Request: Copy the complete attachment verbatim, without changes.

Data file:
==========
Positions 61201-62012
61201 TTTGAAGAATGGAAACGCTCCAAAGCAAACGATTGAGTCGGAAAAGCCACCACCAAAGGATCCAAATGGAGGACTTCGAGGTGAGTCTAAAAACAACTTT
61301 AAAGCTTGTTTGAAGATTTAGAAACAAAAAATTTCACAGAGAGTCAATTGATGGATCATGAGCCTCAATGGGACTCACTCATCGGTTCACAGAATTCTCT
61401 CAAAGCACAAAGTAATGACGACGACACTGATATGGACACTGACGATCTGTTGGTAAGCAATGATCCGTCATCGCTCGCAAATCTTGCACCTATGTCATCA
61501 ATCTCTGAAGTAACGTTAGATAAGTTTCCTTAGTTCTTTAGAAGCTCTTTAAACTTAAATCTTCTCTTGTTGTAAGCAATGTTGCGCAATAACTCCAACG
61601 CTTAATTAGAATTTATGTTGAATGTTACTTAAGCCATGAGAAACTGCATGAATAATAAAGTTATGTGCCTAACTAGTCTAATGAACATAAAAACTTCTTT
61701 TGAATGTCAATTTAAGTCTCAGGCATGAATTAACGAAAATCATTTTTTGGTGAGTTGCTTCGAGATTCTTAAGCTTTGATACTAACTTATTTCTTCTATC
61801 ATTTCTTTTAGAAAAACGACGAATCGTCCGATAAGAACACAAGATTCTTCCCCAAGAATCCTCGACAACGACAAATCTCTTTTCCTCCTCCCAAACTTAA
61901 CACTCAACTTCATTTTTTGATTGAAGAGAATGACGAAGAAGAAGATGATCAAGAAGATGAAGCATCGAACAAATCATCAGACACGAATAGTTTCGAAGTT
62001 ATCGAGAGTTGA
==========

Positions 61201-62012
61201 TTTGAAGAATGGAAACGCTCCAAAGCAAACGATTGAGTCGGAAAAGCCACCACCAAAGGATCCAAATGGAGGACTTCGAGGTGAGTCTAAAAACAACTTT
61301 AAAGCTTGTTTGAAGATTTAGAAACAAAAAATTTCACAGAGAGTCAATTGATGGATCATGAGCCTCAATGGGACTCACTCATCGGTTCACAGAATTCTCT
61401 CAAAGCACAAAGTAATGACGACGACACTGATATGGACACTGACGATCTGTTGGTAAGCAATGATCCGTCATCGCTCGCAAATCTTGCACCTATGTCATCA
61501 ATCTCTGAAGTAACGTTAGATAAGTTTCCTTAGTTCTTTAGAAGCTCTTTAAACTTAAATCTTCTCTTGTTGTAAGCAATGTTGCGCAATAACTCCAACG
61601 CTTAATTAGAATTTATGTTGAATGTTACTTAAGCCATGAGAAACTGCATGAATAATAAAGTTATGTGCCTAACTAGTCTAATGAACATAAAAACTTCTTT
61701 TGAATGTCAATTTAAGTCTCAGGCATGAATTAACGAAAATCATTTTTTGGTGAGTTGCTTCGAGATTCTTAAGCTTTGATACTAACTTATTTCTTCTATC
61801 ATTTCTTTTAGAAAAACGACGAATCGTCCGATAAGAACACAAGATTCTTCCCCAAGAATCCTCGACAACGACAAATCTCTTTTCCTCCTCCCAAACTTAA
61901 CACTCAACTTCATTTTTTGATTGAAGAGAATGACGAAGAAGAAGATGATCAAGAAGATGAAGCATCGAACAAATCATCAGACACGAATAGTTTCGAAGTT
62001 ATCGAGAGTTGA